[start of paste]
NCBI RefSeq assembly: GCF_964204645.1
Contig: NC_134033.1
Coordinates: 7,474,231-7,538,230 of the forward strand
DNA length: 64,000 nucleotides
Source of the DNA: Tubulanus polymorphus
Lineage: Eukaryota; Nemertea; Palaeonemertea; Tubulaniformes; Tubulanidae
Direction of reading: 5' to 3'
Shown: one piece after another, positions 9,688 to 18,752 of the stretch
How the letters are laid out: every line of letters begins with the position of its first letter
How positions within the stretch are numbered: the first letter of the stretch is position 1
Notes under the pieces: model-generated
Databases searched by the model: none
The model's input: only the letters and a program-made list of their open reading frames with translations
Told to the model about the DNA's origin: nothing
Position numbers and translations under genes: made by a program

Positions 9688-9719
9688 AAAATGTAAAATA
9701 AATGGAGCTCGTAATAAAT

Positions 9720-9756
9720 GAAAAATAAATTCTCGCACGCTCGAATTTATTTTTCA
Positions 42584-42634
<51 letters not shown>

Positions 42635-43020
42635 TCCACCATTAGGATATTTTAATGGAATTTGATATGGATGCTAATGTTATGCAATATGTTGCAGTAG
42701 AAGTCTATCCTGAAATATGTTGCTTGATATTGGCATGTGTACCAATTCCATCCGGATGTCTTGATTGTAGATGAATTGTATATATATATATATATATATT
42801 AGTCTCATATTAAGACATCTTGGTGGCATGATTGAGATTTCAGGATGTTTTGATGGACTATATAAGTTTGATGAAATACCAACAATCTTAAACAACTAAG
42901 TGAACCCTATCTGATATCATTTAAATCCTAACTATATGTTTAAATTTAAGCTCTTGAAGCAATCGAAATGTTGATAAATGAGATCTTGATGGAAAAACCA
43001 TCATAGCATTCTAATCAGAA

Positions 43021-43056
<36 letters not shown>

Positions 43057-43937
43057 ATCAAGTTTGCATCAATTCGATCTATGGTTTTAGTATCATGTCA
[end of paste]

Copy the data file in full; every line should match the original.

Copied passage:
NCBI RefSeq assembly: GCF_964204645.1
Contig: NC_134033.1
Coordinates: 7,474,231-7,538,230 of the forward strand
DNA length: 64,000 nucleotides
Source of the DNA: Tubulanus polymorphus
Lineage: Eukaryota; Nemertea; Palaeonemertea; Tubulaniformes; Tubulanidae
Direction of reading: 5' to 3'
Shown: one piece after another, positions 9,688 to 18,752 of the stretch
How the letters are laid out: every line of letters begins with the position of its first letter
How positions within the stretch are numbered: the first letter of the stretch is position 1
Notes under the pieces: model-generated
Databases searched by the model: none
The model's input: only the letters and a program-made list of their open reading frames with translations
Told to the model about the DNA's origin: nothing
Position numbers and translations under genes: made by a program

Positions 9688-9719
9688 AAAATGTAAAATA
9701 AATGGAGCTCGTAATAAAT

Positions 9720-9756
9720 GAAAAATAAATTCTCGCACGCTCGAATTTATTTTTCA
Positions 42584-42634
<51 letters not shown>

Positions 42635-43020
42635 TCCACCATTAGGATATTTTAATGGAATTTGATATGGATGCTAATGTTATGCAATATGTTGCAGTAG
42701 AAGTCTATCCTGAAATATGTTGCTTGATATTGGCATGTGTACCAATTCCATCCGGATGTCTTGATTGTAGATGAATTGTATATATATATATATATATATT
42801 AGTCTCATATTAAGACATCTTGGTGGCATGATTGAGATTTCAGGATGTTTTGATGGACTATATAAGTTTGATGAAATACCAACAATCTTAAACAACTAAG
42901 TGAACCCTATCTGATATCATTTAAATCCTAACTATATGTTTAAATTTAAGCTCTTGAAGCAATCGAAATGTTGATAAATGAGATCTTGATGGAAAAACCA
43001 TCATAGCATTCTAATCAGAA

Positions 43021-43056
<36 letters not shown>

Positions 43057-43937
43057 ATCAAGTTTGCATCAATTCGATCTATGGTTTTAGTATCATGTCA